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The Business Assault on Labor and Liberalism, 1945-60

Author: Elizabeth A. Fones-Wolf

Publisher: University of Illinois Press

ISBN: 9780252064395

Category: Business & Economics

Page: 307

View: 3780

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Author: Sophia Z. Lee

Publisher: Cambridge University Press

ISBN: 1316061191

Category: History

Page: N.A

View: 9496

Today, most Americans lack constitutional rights on the job. Instead of enjoying free speech or privacy, they can be fired for almost any reason or no reason at all. This book uses history to explain why. It takes readers back to the 1930s and 1940s when advocates across the political spectrum - labor leaders, civil rights advocates and conservatives opposed to government regulation - set out to enshrine constitutional rights in the workplace. The book tells their interlocking stories of fighting for constitutional protections for American workers, recovers their surprising successes, explains their ultimate failure, and helps readers assess this outcome.
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Author: Peter Fitzpatrick

Publisher: Routledge

ISBN: 1134890508

Category: Social Science

Page: 256

View: 8863

The Mythology of Modern Law is a radical reappraisal of the role of myth in modern society. Peter Fitzpatrick uses the example of law, as an integral category of modern social thought, to challenge the claims of modernity which deny the relevance of myth to modern society.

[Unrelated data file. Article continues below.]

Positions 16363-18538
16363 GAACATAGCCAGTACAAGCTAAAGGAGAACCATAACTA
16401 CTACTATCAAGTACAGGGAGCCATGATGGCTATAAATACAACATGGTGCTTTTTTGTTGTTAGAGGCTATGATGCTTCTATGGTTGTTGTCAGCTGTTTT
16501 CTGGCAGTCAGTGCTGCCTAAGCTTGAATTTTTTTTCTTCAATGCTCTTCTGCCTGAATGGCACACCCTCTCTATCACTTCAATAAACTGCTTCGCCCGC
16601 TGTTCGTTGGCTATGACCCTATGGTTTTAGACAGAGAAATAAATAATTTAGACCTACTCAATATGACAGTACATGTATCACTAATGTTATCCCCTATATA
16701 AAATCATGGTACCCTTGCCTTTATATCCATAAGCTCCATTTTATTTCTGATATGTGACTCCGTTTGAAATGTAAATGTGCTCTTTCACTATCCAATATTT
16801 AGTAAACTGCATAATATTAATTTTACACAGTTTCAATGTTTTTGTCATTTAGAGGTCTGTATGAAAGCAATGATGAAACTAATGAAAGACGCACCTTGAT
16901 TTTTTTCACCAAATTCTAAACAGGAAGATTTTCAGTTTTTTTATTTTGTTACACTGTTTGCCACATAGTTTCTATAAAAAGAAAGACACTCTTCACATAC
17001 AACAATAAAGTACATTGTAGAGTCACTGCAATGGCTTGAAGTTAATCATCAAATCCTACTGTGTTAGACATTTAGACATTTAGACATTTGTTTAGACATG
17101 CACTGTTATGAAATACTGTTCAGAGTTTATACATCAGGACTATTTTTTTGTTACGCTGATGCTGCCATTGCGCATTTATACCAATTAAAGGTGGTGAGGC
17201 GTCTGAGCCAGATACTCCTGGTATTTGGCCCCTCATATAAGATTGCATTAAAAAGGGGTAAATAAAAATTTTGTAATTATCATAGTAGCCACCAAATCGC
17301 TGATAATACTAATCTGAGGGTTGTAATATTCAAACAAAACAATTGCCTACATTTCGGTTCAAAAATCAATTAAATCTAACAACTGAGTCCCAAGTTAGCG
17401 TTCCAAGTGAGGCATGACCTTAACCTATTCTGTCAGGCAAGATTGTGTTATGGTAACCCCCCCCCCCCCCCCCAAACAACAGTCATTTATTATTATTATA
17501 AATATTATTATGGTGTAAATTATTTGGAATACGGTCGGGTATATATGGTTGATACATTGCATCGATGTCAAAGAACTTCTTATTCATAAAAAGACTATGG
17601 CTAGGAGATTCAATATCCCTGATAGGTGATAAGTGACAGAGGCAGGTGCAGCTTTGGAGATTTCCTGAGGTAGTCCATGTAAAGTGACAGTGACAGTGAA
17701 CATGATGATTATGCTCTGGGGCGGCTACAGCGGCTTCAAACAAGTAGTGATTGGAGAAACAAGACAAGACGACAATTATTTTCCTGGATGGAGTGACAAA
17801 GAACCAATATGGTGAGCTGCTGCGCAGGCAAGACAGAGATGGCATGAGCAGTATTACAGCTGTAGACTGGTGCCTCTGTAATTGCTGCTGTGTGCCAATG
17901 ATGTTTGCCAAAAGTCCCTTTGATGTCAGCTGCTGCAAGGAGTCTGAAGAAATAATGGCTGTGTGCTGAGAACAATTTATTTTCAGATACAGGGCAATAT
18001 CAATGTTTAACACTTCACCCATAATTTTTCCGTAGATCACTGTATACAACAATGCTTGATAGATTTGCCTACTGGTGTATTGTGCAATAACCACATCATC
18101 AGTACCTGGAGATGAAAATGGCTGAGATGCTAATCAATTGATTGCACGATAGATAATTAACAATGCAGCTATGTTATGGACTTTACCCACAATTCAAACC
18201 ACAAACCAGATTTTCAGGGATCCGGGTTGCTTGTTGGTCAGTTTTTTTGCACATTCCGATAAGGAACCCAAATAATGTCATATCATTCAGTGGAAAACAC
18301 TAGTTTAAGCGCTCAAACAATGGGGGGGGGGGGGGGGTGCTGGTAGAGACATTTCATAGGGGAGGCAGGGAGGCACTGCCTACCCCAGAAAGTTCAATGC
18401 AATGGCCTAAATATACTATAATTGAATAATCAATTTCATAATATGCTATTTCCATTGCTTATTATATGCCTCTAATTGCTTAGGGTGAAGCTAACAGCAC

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The Origins and Meanings of Postwar Legal Discourse

Author: Jacco Bomhoff

Publisher: Cambridge University Press

ISBN: 1107044413

Category: Law

Page: 280

View: 5876

A comparative and historical account of the origins and meanings of the discourse of judicial 'balancing' in constitutional rights law.
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Author: Morton J. Horwitz

Publisher: Macmillan

ISBN: 9780809016259

Category: Biography & Autobiography

Page: 132

View: 7338

The Hill and Wang Critical Issues Series: concise, affordable works on pivotal topics in American history, society, and politics. The men who made up the Supreme Court when Earl Warren was Chief Justice (1953-69) changed America forever, and their decisions are still affecting constitutional law today. This overview of the Warren Court focuses on its landmark cases and enduring legacy.
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Author: Gregory S. Alexander,Eduardo M. Penalver

Publisher: Oxford University Press

ISBN: 0199749337

Category: Law

Page: 240

View: 6647